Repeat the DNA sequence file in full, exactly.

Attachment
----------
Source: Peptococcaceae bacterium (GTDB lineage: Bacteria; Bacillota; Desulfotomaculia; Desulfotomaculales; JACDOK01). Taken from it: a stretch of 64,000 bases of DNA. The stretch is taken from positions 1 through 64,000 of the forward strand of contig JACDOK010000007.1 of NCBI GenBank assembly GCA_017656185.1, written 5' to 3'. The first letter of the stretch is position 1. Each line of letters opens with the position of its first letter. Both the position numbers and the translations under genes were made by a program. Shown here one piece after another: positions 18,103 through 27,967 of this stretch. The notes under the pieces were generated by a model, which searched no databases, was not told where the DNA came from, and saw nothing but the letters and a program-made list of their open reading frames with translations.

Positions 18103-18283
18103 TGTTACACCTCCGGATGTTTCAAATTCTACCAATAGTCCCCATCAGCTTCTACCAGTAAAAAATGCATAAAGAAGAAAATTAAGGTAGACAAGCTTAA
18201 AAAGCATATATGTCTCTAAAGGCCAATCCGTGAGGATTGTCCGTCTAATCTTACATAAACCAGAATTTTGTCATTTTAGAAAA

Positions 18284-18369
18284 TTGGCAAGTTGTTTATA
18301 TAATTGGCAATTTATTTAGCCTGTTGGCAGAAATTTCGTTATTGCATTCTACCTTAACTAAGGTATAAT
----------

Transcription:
Source: Peptococcaceae bacterium (GTDB lineage: Bacteria; Bacillota; Desulfotomaculia; Desulfotomaculales; JACDOK01). Taken from it: a stretch of 64,000 bases of DNA. The stretch is taken from positions 1 through 64,000 of the forward strand of contig JACDOK010000007.1 of NCBI GenBank assembly GCA_017656185.1, written 5' to 3'. The first letter of the stretch is position 1. Each line of letters opens with the position of its first letter. Both the position numbers and the translations under genes were made by a program. Shown here one piece after another: positions 18,103 through 27,967 of this stretch. The notes under the pieces were generated by a model, which searched no databases, was not told where the DNA came from, and saw nothing but the letters and a program-made list of their open reading frames with translations.

Positions 18103-18283
18103 TGTTACACCTCCGGATGTTTCAAATTCTACCAATAGTCCCCATCAGCTTCTACCAGTAAAAAATGCATAAAGAAGAAAATTAAGGTAGACAAGCTTAA
18201 AAAGCATATATGTCTCTAAAGGCCAATCCGTGAGGATTGTCCGTCTAATCTTACATAAACCAGAATTTTGTCATTTTAGAAAA

Positions 18284-18369
18284 TTGGCAAGTTGTTTATA
18301 TAATTGGCAATTTATTTAGCCTGTTGGCAGAAATTTCGTTATTGCATTCTACCTTAACTAAGGTATAAT